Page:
Legislation passed after the 2007 Virginia Tech shooting was supposed to ensure that anyone with a record of severe mental illness couldn't purchase guns. But many states are not submitting the requested information to establish the database.

This issue is getting renewed attention in the wake of the Newtown, Connecticut, shootings, as part of a national conversation on avoiding further tragedies.

Any individual who has been involuntarily committed or been ruled mentally incompetent by a court is banned from buying a gun and should be listed in the national background check database. But those records are spotty.

In theory, a shopper could be barred from buying a gun in Pennsylvania, but travel to another state to purchase it.

In 2008, the federal government offered more than $1 billion in aid to states to update these databases, but there hasn't been much progress. Pennsylvania officials, for instance, have cited technical problems as the holdup - as well as confusion over exact registration requirements.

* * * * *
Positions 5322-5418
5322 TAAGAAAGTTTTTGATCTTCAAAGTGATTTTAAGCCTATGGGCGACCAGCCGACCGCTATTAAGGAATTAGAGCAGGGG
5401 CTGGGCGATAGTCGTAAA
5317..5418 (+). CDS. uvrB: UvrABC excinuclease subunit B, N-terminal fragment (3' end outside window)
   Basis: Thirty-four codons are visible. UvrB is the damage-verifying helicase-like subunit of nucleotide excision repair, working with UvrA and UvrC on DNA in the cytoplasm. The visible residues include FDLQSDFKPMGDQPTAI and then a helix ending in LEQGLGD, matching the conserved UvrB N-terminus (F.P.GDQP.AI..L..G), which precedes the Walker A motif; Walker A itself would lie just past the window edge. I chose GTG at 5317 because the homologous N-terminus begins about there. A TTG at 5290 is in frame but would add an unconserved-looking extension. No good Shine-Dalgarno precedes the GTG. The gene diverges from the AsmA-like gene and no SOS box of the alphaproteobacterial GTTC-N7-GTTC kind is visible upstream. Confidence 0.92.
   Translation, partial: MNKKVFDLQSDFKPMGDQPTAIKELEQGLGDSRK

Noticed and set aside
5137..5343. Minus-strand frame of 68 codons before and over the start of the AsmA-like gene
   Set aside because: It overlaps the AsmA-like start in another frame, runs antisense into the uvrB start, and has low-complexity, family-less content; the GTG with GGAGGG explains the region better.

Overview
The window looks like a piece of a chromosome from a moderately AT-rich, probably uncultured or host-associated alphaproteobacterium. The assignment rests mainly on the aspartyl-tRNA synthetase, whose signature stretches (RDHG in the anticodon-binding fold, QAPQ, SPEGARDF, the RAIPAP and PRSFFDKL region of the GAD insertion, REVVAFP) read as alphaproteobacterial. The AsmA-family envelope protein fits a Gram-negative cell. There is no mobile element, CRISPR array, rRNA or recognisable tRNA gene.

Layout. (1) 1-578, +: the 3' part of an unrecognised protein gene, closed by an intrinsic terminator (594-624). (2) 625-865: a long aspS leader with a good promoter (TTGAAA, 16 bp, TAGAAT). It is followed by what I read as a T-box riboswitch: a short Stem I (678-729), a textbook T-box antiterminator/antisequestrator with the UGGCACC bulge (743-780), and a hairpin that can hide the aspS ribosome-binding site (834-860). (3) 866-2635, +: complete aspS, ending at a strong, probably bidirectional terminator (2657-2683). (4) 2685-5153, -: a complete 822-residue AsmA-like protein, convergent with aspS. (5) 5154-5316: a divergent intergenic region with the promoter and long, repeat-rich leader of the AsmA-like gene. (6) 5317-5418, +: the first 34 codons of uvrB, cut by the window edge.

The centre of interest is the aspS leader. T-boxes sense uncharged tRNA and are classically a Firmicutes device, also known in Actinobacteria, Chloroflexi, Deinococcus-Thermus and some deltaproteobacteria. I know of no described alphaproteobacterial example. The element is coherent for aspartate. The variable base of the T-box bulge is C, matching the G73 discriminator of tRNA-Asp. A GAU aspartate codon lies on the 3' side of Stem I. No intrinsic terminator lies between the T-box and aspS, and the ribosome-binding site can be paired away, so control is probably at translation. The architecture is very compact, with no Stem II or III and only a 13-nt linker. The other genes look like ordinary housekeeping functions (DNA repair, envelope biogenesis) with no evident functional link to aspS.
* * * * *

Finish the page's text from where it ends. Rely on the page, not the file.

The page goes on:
Shira Goodman, who directs the advocacy organization Ceasefire PA, says her group is trying to put pressure on Pennsylvania legislators to begin submitting the records.

"It is really a matter that should be able to be resolved, that shouldn't have taken this many years," she said. "We have asked the state police and the governor to look into it, and again, our only answer has been 'legal technical problems.'"

Earlier this year, New Jersey started to upgrade its flow of mental illness-related records to the national database, entering about half-million paper records dating to 1975 by the end of this year.